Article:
“This is not an appeal to the naturalistic fallacy. This is simply stating a fact: the human foot was designed by millions of years of natural selection to work in its unaltered state. Putting on thick, restrictive shoes with prominent heels and lots of padding puts us at a greater risk of lower body injuries, both chronic and acute. It allows the muscles in our feet to atrophy from disuse. And once that primary link between our bodies and the ground is compromised, the rest follows: ankle pain, knee pain, hip pain, back pain.”
This is an extract from an article in The Huffington Post1 published 5 years ago, it really stood out for me. Mark Sisson explains his thoughts on barefoot running eloquently and logically. We have started to hear people talk about sitting being the new smoking, too much sedentary behavior and we start to have problems with hip flexors and tight hamstrings. So it makes sense that our feet should be thought of in a similar way, giving them constant unnatural support could very well cause weakness down the line.
A study in Pub Med2 carried out a comparison between barefoot running and ordinary shoe wearing subjects. Although the barefoot runners were not without injury it is interesting to read that there were fewer musculoskeletal injuries in the barefoot group. More studies need to be carried out, for instance perhaps we need to know how used to running this way the barefoot groups are? What is their actually running technique? Different heel drops for certain people could also play an important part. This is a great insight nonetheless that is worth experimenting with.
I have to admit I am no longer much of a ‘runner’ however I do build in short sprints into my weekly workout routine. I have previously competed in the Belfast Marathon back in 2009, and found a lot of injuries cropped up, issues with knees, hips, and ankles. I have also never owned a pair of barefoot running shoes. However there is nothing to stop me asking other people I know about their experiences.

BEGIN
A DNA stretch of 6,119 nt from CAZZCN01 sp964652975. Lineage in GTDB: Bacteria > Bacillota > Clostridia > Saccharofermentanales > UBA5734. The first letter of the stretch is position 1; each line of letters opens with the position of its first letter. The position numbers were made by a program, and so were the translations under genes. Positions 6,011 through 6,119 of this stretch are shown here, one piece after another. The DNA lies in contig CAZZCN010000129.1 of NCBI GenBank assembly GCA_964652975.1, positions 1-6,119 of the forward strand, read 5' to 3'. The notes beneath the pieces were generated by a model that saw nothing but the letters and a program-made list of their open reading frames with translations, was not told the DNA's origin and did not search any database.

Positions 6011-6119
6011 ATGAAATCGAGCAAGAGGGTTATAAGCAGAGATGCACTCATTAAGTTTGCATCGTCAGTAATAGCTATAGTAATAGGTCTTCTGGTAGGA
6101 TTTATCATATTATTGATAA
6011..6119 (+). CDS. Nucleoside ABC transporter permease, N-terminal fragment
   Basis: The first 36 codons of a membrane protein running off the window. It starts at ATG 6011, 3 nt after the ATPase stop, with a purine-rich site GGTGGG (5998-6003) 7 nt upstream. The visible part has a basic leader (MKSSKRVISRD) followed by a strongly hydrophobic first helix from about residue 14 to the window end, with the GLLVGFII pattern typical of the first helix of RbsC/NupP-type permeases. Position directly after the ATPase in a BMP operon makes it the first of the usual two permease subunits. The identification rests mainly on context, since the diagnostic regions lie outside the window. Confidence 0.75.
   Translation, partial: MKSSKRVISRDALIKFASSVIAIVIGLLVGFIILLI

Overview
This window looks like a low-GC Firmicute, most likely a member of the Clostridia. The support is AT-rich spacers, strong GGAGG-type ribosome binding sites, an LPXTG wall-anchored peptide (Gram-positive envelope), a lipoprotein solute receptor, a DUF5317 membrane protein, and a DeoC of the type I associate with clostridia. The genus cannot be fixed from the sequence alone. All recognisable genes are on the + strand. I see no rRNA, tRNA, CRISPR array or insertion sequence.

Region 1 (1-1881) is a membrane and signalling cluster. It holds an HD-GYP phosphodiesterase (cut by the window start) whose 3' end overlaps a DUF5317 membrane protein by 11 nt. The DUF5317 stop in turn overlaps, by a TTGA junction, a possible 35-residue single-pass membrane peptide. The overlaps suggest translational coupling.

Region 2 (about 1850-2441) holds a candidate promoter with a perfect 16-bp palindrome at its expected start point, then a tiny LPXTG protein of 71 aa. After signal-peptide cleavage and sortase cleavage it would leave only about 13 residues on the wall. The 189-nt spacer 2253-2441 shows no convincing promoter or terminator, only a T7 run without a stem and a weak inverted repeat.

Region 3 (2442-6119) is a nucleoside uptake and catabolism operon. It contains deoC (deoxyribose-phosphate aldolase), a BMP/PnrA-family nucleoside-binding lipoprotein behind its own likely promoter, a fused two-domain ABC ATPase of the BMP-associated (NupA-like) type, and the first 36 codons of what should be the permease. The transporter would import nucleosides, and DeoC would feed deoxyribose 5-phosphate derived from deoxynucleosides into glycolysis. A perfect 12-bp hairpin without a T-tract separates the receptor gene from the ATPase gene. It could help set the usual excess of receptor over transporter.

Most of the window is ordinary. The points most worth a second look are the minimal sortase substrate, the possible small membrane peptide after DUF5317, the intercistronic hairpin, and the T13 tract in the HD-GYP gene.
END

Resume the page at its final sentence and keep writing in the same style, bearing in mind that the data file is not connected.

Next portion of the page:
Sinead uses zero drop Inov8 shoes; she finds them great for box jumps, skipping, rope climbs, and short sprints. She isn’t really a runner either but finds the lower heel suits her. She said they are comfortable with a slight heel raise (4-6mm), and if you wanted to go for a longer run or a workout which involves thruster/wall balls they work well. If she does go for a run she doesn’t go for long and it is usually off road. Sinead used to suffer from chronic shin splints for years and switching to Inov8 has been great for her. She does point out that transitioning into the lower heel can be slow for some so starting gradually is recommend.
Stuart wears Merrell Barefoot shoes in the gym and explains that he enjoys the great contact with the ground and that the sole is not too “squishy” for deadlifts and squats. However as a rugby player he likes his traditional trainers for sprint training.
Simon has the Vibram FiveFingers and when he runs he now finds them more comfortable, however at first he wouldn’t wear them for more than 20 or 30 minutes to get his muscles used to running barefoot. He explains that the pain in his lower back has diminished when just wearing them day-to-day.
These are all positive anecdotal accounts – although I think the key takeaway point is gradual transition is paramount.
I own a pair of Nike Free shoes, and I can honestly say they are the most comfortable shoes I have ever owned. The heel drop is much lower than other shoes I have owned and my feet fit into them perfectly. They are lightweight and enable me to sprint and squat well. Perhaps now that I have transitioned slowly I could try something even lower, even if putting my toes into little individual sections does seem a little strange.
These types of shoes aren’t for everyone and maybe they don’t suit all types of activity. However I am certainly very open to trying lower drop shoes in the future and hope others will become a little more interested in the opportunity to try something different.
Do you think you would like to give barefoot shoes a try? Even if you aren’t a runner every day walking could actually turn out to be a great way to strengthen your feet, back, and shins. If you want to read more on the topic of barefoot running the book Born to Run by Christopher McDougall has proven to be extremely inspirational for people.
- Barefoot Shoes? The Primal Reason You Want to Take Off Your Shoes. (2010). In Huffington Post. Retrieved from http://www.huffingtonpost.com/mark-sisson/barefoot-running-benefits_b_794608.html
- Altman, A.R., Davis, I.S. (2015). Comparison of running injuries between shod and barefoot runners. In The British Medical Journal. Retrieved from http://www.ncbi.nlm.nih.gov/pubmed/26130697